Anxiety (ANX)
Anxiety can be positive and it can be negative.  Positive anxiety can motivate a student to utilize as many campus resources as possible to maximize their chances at success.  Negative anxiety can make a student feel paralyzed and unable to concentrate on anything except failure. 

Here are a few questions to ask yourself:  

  • Do you worry so much that it is hard for you to concentrate?
  • Are you easily discouraged about grades?
  • Do you have anxiety when taking tests?
  • Do you have performance anxiety due to familial pressures to “do well” in college?

Success in college depends on:

  • High anxiety associated with attending college and academic performance
  • The ways in which high anxiety may decrease effectiveness of studying

If you have problems with anxiety, you may want to:                                                     

  • Reduce anxiety in order to better focus
  • Learn techniques to better cope with worries

Students should review these online workshops:

  • Stress Management Series
  • Preparing for Final Exams & Test Preparation (if anxiety is related to test anxiety)
  • Preparing for Academic Success

Students may also use these campus resources:

  • Counseling Services 
  • Health Services 


Meditation is one of many relaxation techniques people use to relax before, during or after stressful situations.  Meditation, in the most basic explanation involves focusing on something unchanging (such as a spot on the wall) or something repetitive (such as repeating a word – a mantra).  When you realize your mind has wandered, merely return to repeating the word or the unchanging image. 

woman meditating

Health Services has a series of meditation workshops, free of charge for students. 


Imagery is another relaxation technique.  It can be guided or unguided.  When guided, someone else determines which image you should keep in mind when trying to relax.  When unguided, you decide what image would be relaxing.  If possible, it is best to choose your own image since you have a better idea of what you find relaxing than does someone else.  Some images people generally find relaxing are sunshine warming the body, a day at the beach, a rippling lake, a walk in the woods, the surf rolling on the shore, birds flying through the air, a carpeted room warmed by a fire, and a sailboat floating on the water.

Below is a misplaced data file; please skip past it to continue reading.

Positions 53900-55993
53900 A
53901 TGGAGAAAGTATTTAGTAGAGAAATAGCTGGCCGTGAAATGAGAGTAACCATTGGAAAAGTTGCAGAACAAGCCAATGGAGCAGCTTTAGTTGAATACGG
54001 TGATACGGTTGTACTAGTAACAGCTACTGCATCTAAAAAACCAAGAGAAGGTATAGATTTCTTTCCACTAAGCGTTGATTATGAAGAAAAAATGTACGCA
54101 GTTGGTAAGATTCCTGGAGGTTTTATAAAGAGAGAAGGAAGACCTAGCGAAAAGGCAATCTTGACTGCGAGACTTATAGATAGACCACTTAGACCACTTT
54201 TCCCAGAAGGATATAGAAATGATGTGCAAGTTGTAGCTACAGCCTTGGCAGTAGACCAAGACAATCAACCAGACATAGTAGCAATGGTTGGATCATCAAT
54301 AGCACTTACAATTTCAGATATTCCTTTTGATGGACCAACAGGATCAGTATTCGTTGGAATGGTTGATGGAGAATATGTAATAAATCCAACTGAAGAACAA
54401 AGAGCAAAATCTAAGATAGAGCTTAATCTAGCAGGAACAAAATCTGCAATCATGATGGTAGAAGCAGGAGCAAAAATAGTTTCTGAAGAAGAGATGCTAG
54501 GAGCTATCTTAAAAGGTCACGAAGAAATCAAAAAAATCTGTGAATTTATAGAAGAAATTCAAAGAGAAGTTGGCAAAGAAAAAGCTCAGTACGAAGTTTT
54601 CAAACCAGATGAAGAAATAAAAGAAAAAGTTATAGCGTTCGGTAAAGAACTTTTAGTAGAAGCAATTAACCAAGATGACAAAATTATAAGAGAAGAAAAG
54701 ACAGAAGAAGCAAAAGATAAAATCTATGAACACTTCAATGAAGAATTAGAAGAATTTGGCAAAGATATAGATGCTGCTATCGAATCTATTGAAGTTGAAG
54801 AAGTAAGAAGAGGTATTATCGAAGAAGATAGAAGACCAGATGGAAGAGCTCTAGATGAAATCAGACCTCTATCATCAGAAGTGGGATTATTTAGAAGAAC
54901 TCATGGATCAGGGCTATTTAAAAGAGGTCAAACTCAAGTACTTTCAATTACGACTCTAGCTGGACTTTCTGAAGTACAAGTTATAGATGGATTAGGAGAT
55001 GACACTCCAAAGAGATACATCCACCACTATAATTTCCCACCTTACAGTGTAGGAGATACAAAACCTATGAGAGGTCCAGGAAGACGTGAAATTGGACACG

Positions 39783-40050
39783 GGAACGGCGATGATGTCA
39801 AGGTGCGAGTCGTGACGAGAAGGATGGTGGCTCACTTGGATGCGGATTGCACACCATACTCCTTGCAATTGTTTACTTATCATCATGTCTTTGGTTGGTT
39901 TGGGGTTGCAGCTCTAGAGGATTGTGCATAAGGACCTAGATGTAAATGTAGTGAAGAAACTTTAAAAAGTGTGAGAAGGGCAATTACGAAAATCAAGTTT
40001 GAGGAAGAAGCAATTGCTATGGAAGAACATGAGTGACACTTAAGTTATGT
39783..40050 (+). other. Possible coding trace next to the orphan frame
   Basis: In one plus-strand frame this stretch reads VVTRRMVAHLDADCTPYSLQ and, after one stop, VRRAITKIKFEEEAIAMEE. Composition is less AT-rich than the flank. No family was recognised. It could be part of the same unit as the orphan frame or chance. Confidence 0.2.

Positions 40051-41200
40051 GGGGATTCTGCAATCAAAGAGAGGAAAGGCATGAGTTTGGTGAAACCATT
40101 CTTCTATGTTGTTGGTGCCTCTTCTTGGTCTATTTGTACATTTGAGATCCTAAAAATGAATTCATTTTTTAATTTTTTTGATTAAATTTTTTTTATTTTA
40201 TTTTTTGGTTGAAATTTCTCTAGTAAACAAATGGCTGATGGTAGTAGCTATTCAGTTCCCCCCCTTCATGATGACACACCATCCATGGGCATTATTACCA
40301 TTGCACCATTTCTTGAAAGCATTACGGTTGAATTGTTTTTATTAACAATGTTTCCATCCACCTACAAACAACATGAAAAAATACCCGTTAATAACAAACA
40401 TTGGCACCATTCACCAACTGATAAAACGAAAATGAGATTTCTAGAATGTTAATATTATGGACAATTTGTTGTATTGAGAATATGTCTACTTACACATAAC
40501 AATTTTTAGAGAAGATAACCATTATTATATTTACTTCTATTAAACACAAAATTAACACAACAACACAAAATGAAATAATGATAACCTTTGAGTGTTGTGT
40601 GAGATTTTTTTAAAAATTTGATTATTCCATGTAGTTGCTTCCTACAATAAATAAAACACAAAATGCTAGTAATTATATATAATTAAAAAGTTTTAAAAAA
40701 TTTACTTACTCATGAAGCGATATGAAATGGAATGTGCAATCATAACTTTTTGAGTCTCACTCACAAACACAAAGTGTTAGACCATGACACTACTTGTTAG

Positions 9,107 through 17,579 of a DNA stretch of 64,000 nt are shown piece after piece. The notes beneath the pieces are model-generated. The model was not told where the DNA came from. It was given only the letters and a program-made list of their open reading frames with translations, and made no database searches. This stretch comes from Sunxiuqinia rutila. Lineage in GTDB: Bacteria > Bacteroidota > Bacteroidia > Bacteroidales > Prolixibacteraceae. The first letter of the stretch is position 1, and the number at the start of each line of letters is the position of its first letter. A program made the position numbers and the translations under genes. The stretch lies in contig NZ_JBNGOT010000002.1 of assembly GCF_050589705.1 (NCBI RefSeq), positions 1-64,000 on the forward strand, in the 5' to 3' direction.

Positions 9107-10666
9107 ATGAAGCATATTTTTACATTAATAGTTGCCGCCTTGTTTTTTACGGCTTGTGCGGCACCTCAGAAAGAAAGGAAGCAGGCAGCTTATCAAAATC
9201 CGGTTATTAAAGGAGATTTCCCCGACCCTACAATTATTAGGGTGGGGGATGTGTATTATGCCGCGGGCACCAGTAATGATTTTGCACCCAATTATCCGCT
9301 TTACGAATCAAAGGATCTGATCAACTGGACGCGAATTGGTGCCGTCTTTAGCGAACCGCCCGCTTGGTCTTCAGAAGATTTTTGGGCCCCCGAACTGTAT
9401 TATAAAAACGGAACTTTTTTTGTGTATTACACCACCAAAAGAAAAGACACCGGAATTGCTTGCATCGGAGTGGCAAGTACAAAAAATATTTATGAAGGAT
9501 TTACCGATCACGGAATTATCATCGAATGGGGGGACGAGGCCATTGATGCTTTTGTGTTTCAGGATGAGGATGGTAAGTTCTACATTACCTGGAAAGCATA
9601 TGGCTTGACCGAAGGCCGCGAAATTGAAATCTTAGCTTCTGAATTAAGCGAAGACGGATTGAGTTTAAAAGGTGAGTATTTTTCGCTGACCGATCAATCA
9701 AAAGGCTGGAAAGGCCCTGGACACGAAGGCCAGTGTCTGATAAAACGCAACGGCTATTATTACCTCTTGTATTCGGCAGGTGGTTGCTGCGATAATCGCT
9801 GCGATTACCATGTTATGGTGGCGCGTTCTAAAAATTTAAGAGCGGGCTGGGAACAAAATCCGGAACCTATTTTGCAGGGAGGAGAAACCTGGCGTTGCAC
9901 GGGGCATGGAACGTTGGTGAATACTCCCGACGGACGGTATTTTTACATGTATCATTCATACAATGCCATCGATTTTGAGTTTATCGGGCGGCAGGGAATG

link to imagery

Reducing Test Anxiety

Reducing Your Test Anxiety


  • Plan what you will need to study
  • Plan when you will study
  • Plan to study the material over several days


  • Study in a well lit area at the same time each day.
  • Study in an area free from distraction.
  • Study extra sources if possible to enhance your understanding


  • Don’t over-study.  Take a break from studying, watch a movie, take a walk, etc.
  • Don’t study up to the last minute.  You will stress yourself and confuse yourself if you try to cram a lot of information into a small amount of time.
  • Don’t wait until the day before the test to ask for help from your instructor or tutor.  If you are confused about a concept, ask for help right away.
  • Don’t rush through the test.  You may skip a step or skip a question.


  • Do get enough sleep
  • Eat a starch, a fruit, and not too much sugar before an exam, according to nutritionists.
  • Do get to the test site early
  • Do bring extra pencils or pens
  • Do have a backup calculator or backup batteries
  • Do bring a watch to keep track of how much time you have and to pace yourself.
  • Take a deep breath
  • Take your time and pace yourself.
  • Work methodically through the test by answering all the questions you are sure of first, then going back to the others in the time you have left.
  • Make sure that you have an answer for each question.